::)
Tinker
Wayne H. Tinker

Offline Richard/RMW

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Re: Tools for Cooking
« Reply #8 on: April 24, 2016, 12:27 PM »
I'm a big fan of thermoworks.  I think a lot of beginning cooks make the mistake of cooking something for the time mentioned in the recipe.   No, No, No!  Cook it till its done, use a good thermometer.

Here's another useful tool.  I use it for seeing if a pan is ready to sear or sautee.  It also is great to finding cool spots on an unevenly heated pan.

http://www.amazon.com/Etekcity-Lasergrip-774-Non-contact-Thermometer/dp/B00837ZGRY/ref=sr_1_3?ie=UTF8&qid=1461510943&sr=8-3&keywords=infrared+thermometer

I can also vouch for this laser thermometer, it replaced my ~$70-ish one that died and seems to be every bit as good. Bought a second one to keep in the house it was so cheap.

RMW
As of 10/17 I am out of the Dog business and pursuing other distractions. Thanks for a fun ride!

Offline atomicmike

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Re: Tools for Cooking
« Reply #9 on: April 24, 2016, 03:10 PM »
I'm a big fan of thermoworks.  I think a lot of beginning cooks make the mistake of cooking something for the time mentioned in the recipe.   No, No, No!  Cook it till its done, use a good thermometer.

That's long been one of my frustrations with recipes, especially those targeted at beginning cooks. For some reason, cookbook publishers think that telling people to use things like a thermometer or scale makes the recipe too difficult or intimidating, when the reality is just the opposite. There's so much variability in ovens, measurement techniques, etc. It winds up making people think they can't cook when they're really just not being taught how to cook.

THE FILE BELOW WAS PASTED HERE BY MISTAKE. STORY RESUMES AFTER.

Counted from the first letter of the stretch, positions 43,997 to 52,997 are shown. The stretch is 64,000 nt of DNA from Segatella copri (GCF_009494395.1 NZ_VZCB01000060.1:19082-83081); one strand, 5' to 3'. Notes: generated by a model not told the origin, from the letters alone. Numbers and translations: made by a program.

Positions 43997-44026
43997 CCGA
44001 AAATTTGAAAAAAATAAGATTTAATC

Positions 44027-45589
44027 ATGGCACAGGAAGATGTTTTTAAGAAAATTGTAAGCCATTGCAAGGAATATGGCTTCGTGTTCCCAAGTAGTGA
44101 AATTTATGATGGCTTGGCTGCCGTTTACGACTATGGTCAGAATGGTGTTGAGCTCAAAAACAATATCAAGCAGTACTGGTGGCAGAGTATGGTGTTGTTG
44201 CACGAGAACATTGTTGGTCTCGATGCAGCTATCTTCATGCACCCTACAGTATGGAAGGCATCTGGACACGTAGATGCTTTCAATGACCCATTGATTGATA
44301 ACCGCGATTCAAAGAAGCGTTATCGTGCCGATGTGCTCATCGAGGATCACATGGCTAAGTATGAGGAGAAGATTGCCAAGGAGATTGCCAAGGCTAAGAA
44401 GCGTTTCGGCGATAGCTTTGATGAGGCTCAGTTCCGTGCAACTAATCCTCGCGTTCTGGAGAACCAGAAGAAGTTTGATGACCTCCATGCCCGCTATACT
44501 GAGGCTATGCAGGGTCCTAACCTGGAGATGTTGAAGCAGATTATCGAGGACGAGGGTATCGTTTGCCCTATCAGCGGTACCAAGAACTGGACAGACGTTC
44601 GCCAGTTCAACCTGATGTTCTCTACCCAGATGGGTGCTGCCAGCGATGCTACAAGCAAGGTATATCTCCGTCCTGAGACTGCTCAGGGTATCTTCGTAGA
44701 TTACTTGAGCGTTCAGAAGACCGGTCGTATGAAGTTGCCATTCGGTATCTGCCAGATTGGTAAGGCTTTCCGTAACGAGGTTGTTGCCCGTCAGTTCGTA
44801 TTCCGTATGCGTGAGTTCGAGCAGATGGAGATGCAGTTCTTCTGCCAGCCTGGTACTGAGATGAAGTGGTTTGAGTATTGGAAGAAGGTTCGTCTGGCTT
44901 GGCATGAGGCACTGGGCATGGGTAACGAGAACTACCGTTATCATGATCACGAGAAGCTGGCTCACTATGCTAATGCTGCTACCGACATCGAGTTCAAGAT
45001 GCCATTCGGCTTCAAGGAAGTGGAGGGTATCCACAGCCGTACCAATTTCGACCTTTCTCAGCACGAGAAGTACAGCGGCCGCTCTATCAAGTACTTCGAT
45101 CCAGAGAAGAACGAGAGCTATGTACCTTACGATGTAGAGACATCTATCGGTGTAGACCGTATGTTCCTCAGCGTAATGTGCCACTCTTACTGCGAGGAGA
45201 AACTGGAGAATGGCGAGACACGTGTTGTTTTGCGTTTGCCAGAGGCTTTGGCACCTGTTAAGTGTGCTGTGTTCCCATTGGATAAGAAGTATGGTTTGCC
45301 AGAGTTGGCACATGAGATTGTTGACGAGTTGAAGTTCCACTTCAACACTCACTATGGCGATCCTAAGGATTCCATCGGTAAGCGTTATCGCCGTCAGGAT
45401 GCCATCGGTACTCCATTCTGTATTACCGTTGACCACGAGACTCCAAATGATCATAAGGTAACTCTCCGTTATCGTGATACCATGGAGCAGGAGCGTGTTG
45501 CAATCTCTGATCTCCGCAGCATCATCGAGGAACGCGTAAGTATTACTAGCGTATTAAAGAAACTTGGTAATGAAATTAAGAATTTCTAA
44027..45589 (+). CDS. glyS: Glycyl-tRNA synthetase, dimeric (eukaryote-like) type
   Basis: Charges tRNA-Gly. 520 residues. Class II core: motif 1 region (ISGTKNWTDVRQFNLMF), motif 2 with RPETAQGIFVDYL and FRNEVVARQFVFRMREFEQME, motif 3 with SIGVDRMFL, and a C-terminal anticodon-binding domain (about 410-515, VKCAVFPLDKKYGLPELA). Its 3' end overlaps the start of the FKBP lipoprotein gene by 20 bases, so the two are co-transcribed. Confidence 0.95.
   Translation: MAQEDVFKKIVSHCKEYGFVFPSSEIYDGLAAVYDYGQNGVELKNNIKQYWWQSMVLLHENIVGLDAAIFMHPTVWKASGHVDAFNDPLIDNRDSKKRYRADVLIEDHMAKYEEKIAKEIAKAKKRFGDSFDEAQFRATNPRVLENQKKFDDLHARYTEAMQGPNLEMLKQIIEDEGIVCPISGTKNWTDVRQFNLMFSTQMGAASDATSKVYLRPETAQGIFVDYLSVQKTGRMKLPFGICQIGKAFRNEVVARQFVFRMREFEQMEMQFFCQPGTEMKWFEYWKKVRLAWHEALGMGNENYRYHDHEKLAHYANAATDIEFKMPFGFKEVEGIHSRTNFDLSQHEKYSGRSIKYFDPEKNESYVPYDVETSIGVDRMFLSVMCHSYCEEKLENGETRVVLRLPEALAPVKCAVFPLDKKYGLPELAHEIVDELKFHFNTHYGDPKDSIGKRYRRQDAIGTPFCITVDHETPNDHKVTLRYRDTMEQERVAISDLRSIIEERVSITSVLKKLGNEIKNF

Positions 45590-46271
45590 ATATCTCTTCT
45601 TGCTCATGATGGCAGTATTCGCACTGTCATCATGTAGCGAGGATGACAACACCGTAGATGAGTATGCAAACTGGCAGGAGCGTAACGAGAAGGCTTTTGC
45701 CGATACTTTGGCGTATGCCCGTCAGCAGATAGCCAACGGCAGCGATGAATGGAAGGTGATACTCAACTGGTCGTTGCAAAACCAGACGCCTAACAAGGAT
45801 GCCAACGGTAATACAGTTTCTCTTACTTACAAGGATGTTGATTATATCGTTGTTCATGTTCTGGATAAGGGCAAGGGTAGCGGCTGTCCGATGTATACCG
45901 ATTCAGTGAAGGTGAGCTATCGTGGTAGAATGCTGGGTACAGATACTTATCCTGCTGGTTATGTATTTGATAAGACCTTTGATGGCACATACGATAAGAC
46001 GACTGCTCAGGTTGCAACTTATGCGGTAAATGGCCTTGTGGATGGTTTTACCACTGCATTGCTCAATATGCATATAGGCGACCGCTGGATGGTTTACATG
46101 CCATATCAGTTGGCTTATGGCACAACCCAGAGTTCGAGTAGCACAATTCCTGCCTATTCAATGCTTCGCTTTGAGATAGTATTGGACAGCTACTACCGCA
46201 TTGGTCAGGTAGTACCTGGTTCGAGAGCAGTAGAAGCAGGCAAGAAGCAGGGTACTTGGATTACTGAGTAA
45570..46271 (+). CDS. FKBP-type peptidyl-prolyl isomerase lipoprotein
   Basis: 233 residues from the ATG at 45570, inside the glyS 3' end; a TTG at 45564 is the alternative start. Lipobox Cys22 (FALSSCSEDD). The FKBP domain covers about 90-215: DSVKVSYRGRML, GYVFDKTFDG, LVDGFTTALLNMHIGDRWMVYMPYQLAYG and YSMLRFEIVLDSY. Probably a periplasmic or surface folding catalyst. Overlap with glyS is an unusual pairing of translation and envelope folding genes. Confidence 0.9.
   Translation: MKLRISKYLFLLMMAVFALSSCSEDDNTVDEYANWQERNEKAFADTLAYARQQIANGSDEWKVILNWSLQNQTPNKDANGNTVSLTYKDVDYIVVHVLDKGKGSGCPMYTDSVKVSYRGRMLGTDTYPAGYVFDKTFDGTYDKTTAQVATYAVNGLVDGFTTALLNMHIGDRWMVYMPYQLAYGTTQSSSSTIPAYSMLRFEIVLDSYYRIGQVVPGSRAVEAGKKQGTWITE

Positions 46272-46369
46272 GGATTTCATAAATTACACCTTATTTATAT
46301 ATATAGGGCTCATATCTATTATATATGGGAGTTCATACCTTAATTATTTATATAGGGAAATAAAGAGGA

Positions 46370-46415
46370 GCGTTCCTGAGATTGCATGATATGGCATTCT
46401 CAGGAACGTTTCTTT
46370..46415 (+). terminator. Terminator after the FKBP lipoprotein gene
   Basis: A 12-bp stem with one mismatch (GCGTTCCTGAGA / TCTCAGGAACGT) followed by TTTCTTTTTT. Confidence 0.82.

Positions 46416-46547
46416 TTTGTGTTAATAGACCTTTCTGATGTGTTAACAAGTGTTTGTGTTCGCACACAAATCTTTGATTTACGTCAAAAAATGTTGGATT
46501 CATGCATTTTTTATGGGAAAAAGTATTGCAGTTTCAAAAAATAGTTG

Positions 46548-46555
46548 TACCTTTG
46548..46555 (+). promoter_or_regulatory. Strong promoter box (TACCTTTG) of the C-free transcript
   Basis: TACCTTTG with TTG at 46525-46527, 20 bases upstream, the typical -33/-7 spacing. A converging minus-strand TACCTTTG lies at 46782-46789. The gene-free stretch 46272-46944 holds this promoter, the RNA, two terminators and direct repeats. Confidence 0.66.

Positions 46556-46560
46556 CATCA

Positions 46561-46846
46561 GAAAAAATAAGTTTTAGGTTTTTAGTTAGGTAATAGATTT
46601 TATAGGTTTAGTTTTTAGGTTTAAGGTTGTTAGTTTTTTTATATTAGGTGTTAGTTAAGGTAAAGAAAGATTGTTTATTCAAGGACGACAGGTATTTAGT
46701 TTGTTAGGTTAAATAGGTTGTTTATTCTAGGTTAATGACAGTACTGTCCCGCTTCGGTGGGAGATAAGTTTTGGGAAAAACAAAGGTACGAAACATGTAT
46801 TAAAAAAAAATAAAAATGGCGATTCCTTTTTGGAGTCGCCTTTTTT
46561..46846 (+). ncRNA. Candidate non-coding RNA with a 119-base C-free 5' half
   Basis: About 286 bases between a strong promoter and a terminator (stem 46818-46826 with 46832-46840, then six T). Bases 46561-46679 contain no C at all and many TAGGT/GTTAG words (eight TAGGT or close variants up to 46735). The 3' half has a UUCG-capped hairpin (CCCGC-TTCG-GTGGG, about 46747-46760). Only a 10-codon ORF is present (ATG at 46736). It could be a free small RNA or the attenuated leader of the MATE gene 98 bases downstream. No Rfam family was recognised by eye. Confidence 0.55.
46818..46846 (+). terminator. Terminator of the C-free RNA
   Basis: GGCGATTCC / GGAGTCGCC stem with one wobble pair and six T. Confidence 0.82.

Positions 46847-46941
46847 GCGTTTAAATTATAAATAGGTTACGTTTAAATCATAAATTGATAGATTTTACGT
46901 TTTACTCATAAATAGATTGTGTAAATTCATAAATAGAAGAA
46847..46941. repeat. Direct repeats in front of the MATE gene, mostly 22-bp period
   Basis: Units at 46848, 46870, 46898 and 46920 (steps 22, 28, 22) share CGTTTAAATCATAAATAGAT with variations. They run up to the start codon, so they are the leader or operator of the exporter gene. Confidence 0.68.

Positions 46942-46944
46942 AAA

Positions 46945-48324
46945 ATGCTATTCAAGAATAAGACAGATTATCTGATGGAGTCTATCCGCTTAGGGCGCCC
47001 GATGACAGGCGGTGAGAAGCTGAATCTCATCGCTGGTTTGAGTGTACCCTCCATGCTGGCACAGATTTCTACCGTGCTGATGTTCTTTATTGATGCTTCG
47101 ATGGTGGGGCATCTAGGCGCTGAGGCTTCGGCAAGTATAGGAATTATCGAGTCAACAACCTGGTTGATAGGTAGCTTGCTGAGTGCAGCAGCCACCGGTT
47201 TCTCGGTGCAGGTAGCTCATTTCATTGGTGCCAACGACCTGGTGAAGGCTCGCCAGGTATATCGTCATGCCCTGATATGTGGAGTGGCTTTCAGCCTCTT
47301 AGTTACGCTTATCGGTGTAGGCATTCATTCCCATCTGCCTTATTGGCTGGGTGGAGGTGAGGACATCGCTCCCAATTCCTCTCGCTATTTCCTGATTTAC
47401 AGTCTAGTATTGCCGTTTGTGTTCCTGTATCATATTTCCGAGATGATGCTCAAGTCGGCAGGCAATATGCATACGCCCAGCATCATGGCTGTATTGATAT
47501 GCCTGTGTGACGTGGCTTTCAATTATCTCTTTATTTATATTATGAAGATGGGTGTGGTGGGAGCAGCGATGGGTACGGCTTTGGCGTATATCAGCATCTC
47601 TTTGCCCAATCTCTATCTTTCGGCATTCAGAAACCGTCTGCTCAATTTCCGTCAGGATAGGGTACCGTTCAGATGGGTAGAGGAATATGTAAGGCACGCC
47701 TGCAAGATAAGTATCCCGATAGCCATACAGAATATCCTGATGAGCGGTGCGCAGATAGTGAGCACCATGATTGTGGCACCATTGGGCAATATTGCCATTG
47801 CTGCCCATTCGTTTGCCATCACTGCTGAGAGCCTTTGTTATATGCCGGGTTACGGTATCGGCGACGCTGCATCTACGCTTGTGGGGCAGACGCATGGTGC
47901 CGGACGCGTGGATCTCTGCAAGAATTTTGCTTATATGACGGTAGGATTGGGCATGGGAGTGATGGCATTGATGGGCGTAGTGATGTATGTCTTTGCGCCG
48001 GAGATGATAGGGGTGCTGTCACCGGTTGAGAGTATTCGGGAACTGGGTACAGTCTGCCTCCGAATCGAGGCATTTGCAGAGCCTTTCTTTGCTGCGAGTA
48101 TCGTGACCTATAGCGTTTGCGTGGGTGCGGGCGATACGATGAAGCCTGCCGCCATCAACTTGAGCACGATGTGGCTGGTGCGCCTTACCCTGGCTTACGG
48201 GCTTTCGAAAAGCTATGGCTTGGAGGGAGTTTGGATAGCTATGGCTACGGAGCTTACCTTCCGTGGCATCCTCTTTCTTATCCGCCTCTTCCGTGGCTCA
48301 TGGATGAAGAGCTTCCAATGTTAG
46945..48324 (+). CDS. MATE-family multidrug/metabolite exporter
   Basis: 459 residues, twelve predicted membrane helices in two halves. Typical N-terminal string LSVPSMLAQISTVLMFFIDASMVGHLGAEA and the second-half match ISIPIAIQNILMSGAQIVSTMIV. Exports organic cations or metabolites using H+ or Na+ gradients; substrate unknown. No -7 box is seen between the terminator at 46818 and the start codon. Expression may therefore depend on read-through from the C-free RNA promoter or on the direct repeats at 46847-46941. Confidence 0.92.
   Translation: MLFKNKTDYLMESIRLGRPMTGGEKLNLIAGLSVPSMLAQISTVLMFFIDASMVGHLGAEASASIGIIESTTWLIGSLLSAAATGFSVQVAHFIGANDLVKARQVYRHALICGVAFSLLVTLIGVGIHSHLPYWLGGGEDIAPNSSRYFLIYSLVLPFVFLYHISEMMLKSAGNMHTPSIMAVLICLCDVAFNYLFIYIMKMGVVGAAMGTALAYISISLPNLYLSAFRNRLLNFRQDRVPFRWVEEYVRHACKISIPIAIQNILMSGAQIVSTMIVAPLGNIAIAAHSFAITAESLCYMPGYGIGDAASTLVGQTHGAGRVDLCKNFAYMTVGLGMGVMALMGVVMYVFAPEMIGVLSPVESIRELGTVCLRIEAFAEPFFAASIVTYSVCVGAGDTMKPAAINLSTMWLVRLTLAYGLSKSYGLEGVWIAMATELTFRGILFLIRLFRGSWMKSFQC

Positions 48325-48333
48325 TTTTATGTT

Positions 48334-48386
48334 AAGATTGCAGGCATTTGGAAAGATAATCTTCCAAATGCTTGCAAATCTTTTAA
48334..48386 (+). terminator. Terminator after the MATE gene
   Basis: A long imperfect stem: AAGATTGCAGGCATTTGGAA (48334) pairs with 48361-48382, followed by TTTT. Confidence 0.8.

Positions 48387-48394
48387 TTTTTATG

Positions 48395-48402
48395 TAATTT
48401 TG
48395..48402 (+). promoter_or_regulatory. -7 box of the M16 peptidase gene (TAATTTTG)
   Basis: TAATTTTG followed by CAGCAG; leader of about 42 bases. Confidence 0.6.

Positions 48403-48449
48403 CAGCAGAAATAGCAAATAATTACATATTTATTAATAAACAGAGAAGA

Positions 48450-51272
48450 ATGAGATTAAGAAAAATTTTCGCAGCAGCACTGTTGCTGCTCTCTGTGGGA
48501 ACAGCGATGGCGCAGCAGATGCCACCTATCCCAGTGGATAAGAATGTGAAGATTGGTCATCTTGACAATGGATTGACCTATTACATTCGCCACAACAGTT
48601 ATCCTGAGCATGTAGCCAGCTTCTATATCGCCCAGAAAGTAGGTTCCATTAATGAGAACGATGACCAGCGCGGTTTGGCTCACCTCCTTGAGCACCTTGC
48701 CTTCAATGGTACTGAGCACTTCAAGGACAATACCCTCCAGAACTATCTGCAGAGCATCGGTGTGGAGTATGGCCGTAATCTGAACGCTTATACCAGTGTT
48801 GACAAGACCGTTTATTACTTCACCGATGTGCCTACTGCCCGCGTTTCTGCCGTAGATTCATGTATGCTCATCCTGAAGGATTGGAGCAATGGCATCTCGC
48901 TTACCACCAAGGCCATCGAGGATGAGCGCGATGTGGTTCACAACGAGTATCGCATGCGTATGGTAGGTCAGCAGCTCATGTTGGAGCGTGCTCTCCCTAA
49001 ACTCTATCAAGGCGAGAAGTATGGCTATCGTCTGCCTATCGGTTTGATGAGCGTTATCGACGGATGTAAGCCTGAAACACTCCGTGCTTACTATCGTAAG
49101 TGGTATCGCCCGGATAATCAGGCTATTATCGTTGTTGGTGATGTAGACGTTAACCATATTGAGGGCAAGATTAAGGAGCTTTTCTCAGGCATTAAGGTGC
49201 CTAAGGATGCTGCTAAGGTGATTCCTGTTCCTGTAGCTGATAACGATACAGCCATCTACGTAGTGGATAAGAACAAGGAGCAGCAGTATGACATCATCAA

I used to have rotten luck with baked goods, especially bread, since recipes give you useless indicators of doneness. "Sounds hollow when tapped" might work when you have a ton of experience, but if you're not an experienced baker, it's meaningless. My breads were always over- or under-done. When I found a recipe that gave a target internal temperature, it came out perfect! Same thing with cakes... I'd pull them based on how the top looked, only to find out when I cut into it that I had a soggy mess. (For anyone wondering, 200-205 ┬║F is a great target internal temperature for baked goods.)

Offline Rick Christopherson

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Re: Tools for Cooking
« Reply #10 on: April 24, 2016, 06:08 PM »
I came across this website after attending a food safety class where the instructors - all health inspectors - used one of the Thermopens: 

Seriously? These words came from your keyboard? Someone with a sous vide is turning to health inspectors--whose standard answer for everything is 180 degrees!![scared] [scared] hehehehe   [poke]

As you already know, I've always preferred cooking by temperature, and would love one of those thermalpens. But it is pretty hard to justify the price they are asking. Not that it isn't worth it, just hard to spend that.  [sad]